Guyana Table of Contents
The second major objective of the ERP was to absorb the parallel market into the legal economy. The parallel market was seen as denying tax revenues to the government, adding to inflationary pressures through uncontrolled currency trading, and generally encouraging illegal activity in Guyana. By liberalizing foreign exchange and other regulations, the government began to make inroads into the illegal economy. The 1989 Foreign Currency Act allowed licensed dealers to exchange Guyanese dollars for foreign currency at market-determined rates. By 1990, more than twenty licensed exchange houses operated in Georgetown, taking the place of some illegal currency traders.
A related policy focused on the exchange rates. The government began devaluing the Guyanese dollar so that the official exchange rate would eventually match the market rate. This devaluation process was an essential feature of the recovery program. It not only targeted the parallel economy but also improved the country's export competitiveness. But the devaluations were painful for consumers. In April 1989, the government changed the official exchange rate per United States dollar from G$10 to G$33, instantly tripling the domestic currency price of most imports. The unofficial exchange rate at that time was reportedly G$60 per United States dollar, so the Guyanese dollar was still overvalued at the official rate. As of mid-1990, the disparity between the two rates persisted: the official rate was G$45 but the unofficial rate (at the now legal exchange houses) was G$80 per United States dollar. An important milestone was reached in early 1991 when Guyana adopted a floating exchange, removing the distinction between the official and the market exchange rates. The Guyanese dollar stabilized at US$1=G$125 in June 1991.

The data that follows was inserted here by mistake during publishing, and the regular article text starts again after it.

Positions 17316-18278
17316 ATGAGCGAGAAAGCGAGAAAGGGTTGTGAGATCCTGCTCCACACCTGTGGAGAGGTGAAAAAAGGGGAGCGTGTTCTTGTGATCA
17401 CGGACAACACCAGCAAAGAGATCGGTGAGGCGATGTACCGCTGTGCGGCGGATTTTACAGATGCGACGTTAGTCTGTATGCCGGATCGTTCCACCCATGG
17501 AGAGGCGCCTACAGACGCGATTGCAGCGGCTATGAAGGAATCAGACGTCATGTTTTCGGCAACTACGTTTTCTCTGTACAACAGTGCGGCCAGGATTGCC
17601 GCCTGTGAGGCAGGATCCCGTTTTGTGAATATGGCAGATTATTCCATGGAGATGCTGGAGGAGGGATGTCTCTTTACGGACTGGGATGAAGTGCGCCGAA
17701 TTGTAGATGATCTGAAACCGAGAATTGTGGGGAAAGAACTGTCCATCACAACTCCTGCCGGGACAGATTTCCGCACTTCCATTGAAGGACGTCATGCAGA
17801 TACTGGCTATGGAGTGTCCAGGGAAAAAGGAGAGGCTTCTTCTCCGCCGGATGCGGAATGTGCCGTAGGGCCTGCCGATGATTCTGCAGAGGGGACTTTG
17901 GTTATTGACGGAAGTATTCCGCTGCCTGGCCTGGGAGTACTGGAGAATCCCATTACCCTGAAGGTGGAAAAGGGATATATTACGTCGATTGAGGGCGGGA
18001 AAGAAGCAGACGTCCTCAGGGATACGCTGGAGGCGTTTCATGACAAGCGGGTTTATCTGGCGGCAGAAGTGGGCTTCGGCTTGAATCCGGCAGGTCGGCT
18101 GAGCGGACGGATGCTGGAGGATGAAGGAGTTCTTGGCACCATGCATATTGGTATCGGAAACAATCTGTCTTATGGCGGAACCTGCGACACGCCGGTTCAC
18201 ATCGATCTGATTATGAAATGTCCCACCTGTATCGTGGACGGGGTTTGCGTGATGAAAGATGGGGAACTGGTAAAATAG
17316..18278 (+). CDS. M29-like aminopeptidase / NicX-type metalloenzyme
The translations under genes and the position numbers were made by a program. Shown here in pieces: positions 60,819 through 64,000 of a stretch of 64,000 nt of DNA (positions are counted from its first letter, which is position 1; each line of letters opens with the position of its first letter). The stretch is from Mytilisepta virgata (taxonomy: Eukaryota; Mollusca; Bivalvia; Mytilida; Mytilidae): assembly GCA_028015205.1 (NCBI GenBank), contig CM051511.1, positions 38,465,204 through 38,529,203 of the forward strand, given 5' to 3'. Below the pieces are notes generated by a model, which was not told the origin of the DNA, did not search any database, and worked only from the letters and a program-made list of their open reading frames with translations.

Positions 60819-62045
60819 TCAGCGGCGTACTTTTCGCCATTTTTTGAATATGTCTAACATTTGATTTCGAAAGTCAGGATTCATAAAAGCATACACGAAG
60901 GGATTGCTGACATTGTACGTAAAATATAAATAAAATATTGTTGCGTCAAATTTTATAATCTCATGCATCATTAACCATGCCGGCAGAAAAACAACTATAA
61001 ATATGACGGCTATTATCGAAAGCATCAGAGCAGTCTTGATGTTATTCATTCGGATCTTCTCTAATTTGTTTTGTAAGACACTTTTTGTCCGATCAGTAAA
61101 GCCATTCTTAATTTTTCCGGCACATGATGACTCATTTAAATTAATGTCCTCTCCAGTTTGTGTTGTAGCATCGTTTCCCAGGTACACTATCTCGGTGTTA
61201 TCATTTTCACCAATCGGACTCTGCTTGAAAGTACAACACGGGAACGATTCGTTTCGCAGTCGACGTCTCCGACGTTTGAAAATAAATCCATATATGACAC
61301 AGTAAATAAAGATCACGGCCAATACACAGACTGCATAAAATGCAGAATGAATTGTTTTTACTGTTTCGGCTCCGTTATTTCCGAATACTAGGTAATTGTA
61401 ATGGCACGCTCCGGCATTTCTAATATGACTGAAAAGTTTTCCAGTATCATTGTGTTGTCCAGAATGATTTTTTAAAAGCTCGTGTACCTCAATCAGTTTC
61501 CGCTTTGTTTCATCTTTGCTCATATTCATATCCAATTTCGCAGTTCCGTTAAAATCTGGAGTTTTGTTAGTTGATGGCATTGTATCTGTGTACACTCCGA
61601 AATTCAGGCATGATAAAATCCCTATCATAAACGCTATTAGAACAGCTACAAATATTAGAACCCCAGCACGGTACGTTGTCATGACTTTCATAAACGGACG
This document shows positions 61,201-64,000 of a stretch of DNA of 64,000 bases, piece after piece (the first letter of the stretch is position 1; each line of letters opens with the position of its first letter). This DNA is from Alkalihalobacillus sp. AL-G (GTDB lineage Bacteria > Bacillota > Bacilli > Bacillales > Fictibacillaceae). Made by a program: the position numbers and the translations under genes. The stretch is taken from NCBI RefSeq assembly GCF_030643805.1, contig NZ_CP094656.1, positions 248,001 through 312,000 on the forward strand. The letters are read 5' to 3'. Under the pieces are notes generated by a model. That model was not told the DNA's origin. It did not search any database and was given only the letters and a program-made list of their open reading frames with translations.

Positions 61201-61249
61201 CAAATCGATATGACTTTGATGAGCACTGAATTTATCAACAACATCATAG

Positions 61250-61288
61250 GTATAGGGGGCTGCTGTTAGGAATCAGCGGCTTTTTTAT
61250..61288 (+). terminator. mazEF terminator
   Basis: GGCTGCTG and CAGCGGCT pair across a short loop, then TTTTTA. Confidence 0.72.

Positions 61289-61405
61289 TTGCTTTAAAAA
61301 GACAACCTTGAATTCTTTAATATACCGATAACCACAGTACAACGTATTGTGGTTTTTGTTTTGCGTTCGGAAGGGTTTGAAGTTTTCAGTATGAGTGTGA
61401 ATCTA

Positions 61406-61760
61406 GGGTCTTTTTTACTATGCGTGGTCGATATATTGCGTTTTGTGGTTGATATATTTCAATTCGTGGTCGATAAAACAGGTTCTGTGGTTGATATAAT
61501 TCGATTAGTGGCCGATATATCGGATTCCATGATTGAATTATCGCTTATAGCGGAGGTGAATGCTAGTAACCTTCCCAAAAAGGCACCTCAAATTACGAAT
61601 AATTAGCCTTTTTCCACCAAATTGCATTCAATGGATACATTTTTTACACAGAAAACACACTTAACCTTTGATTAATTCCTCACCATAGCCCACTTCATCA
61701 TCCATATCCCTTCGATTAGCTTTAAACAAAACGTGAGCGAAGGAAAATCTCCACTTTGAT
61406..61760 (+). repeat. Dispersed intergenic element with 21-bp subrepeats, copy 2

Data as of January 1992